RED ALERT – Hawaii Kilauea Volcano 12,000 Feet Ash Cloud Sparks Aviation Fears
Explosions intensified on Hawaii’s Kilauea volcano on Tuesday, spewing ash and sparking a red alert for aviation for the first time since the latest eruption began 12 days ago.
Ash and volcanic smog, or so-called vog, rose up to 12,000 feet (3,657 meters) above Kilauea’s crater and floated southwest, covering cars on Highway 11 with gray dust and sparking an “unhealthy air” advisory in the community of Pahala, 18 miles (29 km) from the summit.
An aviation red alert means a volcanic eruption is under way that could affect aviation by spewing ash into air routes, according to the U.S. Geological Survey (USGS) website.
Ash was also a new hazard for residents of Hawaii’s Big Island already dealing with volcanic gas and lava that has destroyed 37 homes and other structures and forced around 2,000 residents to evacuate.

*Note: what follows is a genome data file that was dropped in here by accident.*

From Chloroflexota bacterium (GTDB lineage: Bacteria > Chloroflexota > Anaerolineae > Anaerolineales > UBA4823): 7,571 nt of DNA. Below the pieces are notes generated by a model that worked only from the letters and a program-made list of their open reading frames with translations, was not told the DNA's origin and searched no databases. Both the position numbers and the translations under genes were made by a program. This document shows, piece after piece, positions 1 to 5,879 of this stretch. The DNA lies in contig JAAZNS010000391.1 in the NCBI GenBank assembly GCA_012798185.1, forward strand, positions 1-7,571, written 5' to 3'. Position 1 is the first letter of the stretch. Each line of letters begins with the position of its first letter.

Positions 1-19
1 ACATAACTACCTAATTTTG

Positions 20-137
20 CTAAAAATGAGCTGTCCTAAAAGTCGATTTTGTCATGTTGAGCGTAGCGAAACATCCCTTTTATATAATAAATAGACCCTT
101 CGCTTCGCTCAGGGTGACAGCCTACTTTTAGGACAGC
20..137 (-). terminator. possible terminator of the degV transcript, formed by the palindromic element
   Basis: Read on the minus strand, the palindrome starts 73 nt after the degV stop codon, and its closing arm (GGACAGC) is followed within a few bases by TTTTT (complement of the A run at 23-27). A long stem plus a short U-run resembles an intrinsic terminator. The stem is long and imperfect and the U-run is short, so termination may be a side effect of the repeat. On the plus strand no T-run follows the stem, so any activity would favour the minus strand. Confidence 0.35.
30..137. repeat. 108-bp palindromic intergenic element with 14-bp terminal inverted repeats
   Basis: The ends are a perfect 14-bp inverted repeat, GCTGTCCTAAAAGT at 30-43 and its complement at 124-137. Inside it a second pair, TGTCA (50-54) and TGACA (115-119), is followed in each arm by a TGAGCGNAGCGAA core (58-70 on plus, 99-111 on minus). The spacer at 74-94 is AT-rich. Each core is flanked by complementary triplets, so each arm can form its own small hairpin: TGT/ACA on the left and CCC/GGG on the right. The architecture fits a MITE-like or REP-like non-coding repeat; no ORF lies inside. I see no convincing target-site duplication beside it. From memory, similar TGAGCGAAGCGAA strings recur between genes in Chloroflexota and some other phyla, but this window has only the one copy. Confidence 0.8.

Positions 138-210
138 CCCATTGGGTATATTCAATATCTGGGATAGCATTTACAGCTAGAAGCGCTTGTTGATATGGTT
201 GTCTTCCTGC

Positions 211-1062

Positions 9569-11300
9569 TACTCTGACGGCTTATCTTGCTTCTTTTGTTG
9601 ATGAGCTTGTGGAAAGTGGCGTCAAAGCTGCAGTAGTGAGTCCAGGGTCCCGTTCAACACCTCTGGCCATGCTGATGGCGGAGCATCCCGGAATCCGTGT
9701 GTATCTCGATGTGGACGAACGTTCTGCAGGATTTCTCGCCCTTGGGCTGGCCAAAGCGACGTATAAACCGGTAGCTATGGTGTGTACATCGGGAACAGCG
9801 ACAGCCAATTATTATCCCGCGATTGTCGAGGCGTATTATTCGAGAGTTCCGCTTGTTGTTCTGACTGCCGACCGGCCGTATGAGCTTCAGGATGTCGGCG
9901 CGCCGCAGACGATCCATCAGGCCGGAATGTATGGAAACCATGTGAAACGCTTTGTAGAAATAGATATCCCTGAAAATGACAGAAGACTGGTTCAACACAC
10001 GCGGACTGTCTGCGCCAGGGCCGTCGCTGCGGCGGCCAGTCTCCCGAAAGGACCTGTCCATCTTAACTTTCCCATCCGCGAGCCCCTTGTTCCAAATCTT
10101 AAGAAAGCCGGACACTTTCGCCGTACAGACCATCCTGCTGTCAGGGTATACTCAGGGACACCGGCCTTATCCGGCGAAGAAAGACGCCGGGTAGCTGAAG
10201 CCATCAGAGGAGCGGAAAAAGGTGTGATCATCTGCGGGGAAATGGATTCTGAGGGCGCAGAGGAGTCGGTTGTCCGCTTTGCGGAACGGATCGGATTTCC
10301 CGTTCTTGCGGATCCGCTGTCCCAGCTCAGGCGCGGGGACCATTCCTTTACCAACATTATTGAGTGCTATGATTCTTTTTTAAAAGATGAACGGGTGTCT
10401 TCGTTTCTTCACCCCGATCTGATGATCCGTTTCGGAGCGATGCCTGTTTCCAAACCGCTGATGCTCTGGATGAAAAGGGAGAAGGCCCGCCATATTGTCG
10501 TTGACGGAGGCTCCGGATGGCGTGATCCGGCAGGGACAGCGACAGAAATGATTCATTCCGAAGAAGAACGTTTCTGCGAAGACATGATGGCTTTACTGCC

A shift in winds was expected to bring ash and vog inland on Wednesday and make them more concentrated, said John Bravender of the National Oceanic and Atmospheric Administration (NOAA).
“We’re observing more or less continuous emission of ash now with intermittent, more energetic ash bursts or plumes,” said Hawaiian Volcano Observatory Deputy Scientist-In-Charge Steve Brantley on a conference call with reporters.
Ash is not poisonous but causes irritation to the nose, eyes and airways. It can make roads slippery and if emitted in large quantities could cause electrical power lines to fail, said USGS chemist David Damby.
CREDIT – VOA NEWS